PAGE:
Children can’t go back to school. Your favourite restaurant and barbershop are still closed. People are losing their jobs. Everything is awful. The world as we remember it has ended. Next thing you know, it’s 9 am. You haven’t climbed out of your pit of despair yet to even shower. You repeat this masochistic exercise during your lunch break — and again while getting ready for bed.
This experience of sinking into emotional quicksand while bingeing on doom-and-gloom news is so common that there’s now internet lingo for it: “doomscrolling.” Exacerbating this behaviour, shelter-in-place orders leave us with little to do than look at our screens; by some measures, our screen time has jumped at least 50 per cent. We’re not alone, exactly, with so many of us going through this.
Yet doomscrolling, combined with screen addiction, could take a significant toll on our mental and physical well-being, according to health experts. The activity can make us angry, anxious, depressed, unproductive and less connected with our loved ones and ourselves.
“It’s the path of least resistance to keep consuming passively through social media,” said Dr Vivek Murthy, the former surgeon general who has written extensively about the impact of loneliness on personal health. “You have to pull yourself out of that. It’s not just disengaging but also dealing with the impact that has on your mind-set, which can often last for hours.”
Fret not: We aren’t doomed just yet, and there are approaches to modifying our behaviour. We can create structure in our lives, for one, and practice meditation techniques, for another. Here’s what health and wellness experts say: People are, by nature, information consumers, and the news is like digital candy being dispensed 24 hours a day. To resist information bingeing, we can create a plan to control how much we consume, similar to how people can create a dieting plan to lose weight, said Adam Gazzaley, a neuroscientist. Step One is to acknowledge the burden that doomscrolling creates for our health, Dr Gazzaley said. “You have to realise you don’t want to live your life in a hamster wheel of complete news consumption,” he said. “It’ll take a toll on you in the way that stops becoming valuable, and being an informed person is a diminishing return.” Step Two is to create a realistic plan that you can stick with and repeat until it forms a habit.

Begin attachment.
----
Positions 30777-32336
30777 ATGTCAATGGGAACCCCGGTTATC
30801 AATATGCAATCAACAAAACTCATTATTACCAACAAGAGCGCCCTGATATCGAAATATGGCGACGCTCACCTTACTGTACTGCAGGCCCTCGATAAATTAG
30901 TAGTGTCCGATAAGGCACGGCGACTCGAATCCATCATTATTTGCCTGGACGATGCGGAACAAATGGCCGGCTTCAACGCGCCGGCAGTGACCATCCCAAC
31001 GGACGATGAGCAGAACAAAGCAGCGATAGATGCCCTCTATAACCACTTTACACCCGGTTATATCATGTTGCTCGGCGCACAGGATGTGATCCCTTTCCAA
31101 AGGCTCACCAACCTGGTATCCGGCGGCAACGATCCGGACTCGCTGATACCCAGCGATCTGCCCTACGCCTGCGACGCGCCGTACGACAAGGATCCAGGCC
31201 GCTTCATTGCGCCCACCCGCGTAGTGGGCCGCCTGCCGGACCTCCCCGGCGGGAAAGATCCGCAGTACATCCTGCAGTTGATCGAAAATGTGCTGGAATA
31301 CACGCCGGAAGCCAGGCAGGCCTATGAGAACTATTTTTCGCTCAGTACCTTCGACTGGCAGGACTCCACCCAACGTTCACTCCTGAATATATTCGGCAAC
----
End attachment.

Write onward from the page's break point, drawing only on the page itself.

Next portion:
Creating a schedule is an effective approach. Start by making calendar appointments for everything from mundane activities, like taking a walk outside, to business matters, like video-conferencing meetings. Set aside certain times of the day to read the news, if you must — and if it helps, set a 10-minute timer to remind you to stop scrolling. Another trick is to wear a rubber band around your hand while you are reading the news, and when you believe you are succumbing to doomscrolling, snap the rubber band against your wrist, Dr Murthy said.
It’s also important to rethink breaks. Before the pandemic, one of our typical lunch breaks involved browsing Facebook. With nowhere to go out for lunch under shelter-in-place orders, browsing the web has become the default work break, an obvious trap that could lead to doomscrolling. Instead of staying glued to a screen, take a stroll around the block, hop on the exercise bike, prepare your favourite snack. And yes, set calendar appointments even for your breaks, Dr Gazzaley said.
Brian X Chen is the lead consumer technology writer for NYT© 2020
The New York Times